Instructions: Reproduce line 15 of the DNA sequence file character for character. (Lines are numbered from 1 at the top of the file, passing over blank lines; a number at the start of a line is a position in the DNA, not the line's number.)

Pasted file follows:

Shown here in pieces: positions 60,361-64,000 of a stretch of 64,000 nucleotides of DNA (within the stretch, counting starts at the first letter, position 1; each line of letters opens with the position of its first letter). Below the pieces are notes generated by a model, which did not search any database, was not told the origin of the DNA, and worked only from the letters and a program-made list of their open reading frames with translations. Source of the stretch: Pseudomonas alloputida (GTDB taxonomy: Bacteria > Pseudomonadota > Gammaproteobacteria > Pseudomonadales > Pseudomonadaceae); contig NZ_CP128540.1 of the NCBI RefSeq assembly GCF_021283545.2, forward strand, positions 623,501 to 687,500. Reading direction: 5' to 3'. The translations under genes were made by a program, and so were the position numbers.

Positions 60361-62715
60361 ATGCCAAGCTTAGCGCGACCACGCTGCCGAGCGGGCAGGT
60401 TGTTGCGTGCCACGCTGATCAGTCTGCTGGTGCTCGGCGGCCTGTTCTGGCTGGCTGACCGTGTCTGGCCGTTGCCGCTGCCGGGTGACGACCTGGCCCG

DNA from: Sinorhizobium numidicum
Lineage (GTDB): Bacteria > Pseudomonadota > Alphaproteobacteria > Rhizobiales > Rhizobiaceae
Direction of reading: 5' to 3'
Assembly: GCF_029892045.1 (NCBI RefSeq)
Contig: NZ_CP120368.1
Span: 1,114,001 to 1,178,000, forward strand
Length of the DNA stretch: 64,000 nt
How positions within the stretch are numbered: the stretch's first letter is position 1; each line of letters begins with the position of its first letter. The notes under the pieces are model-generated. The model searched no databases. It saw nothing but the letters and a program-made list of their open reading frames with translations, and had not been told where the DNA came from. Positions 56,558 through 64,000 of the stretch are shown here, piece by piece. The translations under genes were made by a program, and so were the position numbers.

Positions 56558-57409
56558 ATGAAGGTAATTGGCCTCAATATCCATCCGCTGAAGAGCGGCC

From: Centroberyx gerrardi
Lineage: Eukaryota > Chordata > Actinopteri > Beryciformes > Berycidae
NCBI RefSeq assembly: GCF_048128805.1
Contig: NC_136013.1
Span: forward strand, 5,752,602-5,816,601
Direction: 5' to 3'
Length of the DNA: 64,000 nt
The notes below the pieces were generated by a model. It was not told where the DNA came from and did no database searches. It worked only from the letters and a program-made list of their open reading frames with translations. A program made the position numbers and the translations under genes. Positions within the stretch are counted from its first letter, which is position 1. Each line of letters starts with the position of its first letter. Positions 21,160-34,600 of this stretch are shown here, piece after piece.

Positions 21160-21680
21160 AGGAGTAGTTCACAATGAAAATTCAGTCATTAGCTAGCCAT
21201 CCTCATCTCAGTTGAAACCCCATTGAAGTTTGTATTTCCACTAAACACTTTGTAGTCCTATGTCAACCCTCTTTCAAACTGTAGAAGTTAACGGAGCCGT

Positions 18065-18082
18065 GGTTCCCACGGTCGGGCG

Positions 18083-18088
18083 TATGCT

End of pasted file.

From: Centroberyx gerrardi